Media consolidation that is characterized by the takeover of small media companies by large multinational media conglomerates, is often the source of debate. Here are some pros and cons of the argument that will help you understand the concept better.
The magic of Mickey Mouse works…
The world’s largest media conglomerate, The Walt Disney Company has the ABC television network and 10 broadcast stations. It also has a portfolio of cable networks like the Disney Channel and ABC networks. Additionally, Walt Disney Studios produces films, while its Marvel Entertainment is a top comic book publisher
What is it about media consolidation that sparks such enormous debates everywhere? Why is it that, when media mogul Rupert Murdoch expressed his interest in buying the Los Angeles Times and the Chicago Tribune, it sparked such a controversy? Do we live in an age where media oligopoly runs rampant without any check? Does “freedom of press” still exist, or is the voice of the press muffled by the buyouts by large media companies?
What is Media Consolidation?
Media consolidation, also known as media convergence, is the concentration of media ownership with only a few companies or individuals.Once a country which had fifty major media companies in 1983, America now, has only nine important multinational media conglomerates, some of which include Walt Disney, Time Warner, Comcast, News Corp., CBS and Viacom.
There is an explosion of media consolidation since Congress passed the Telecommunications Act of 1996, thus FCC to review its media ownership rules every two years. Although this was done to encourage fairness and accuracy, instead it led to increasing buyouts.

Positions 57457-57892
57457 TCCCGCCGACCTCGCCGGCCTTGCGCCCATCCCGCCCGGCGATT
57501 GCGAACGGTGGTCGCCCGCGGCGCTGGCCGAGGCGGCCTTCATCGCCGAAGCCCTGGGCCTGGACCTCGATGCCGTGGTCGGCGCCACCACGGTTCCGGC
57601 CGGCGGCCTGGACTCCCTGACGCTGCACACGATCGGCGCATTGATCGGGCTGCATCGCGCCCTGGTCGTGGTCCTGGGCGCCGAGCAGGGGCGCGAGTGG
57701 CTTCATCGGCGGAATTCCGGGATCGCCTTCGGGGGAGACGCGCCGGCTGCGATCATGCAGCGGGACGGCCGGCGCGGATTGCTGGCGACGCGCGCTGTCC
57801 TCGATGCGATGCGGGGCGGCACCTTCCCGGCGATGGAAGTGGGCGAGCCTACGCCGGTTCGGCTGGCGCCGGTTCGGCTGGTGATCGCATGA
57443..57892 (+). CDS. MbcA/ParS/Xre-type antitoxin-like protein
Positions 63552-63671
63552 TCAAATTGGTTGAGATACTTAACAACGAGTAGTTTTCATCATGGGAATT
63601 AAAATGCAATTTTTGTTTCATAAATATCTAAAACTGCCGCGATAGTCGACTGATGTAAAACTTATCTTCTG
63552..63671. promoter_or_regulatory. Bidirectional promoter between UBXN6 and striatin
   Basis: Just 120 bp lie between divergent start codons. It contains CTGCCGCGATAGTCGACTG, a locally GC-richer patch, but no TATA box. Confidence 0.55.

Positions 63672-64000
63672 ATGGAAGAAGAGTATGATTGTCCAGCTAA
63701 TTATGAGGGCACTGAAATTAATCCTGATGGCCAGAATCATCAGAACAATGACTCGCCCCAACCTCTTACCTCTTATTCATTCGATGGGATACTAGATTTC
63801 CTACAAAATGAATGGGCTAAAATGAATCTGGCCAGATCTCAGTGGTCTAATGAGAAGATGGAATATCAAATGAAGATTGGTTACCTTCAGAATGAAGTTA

As if this were not enough, the Federal Communications Commission (FCC) seems to be pushing for more consolidation. In its latest proposal, the FCC proposes to allow a large corporation in the top 20 media markets to own a major newspaper, two television stations, up to eight radio stations and provide Internet service. This proposal is strikingly similar to the proposal by FCC in 2009, which both the Congress and the courts overturned. But, somehow, FCC as well as global media houses seem to be pushing for this rampant media consolidation.
This oligopolistic or monopolistic control in the market has raised many important questions, primary among which is whether these large media houses would be able to serve public interest adequately. This OpinionFront article presents some pros and cons of media consolidation that will help you understand both sides of the story.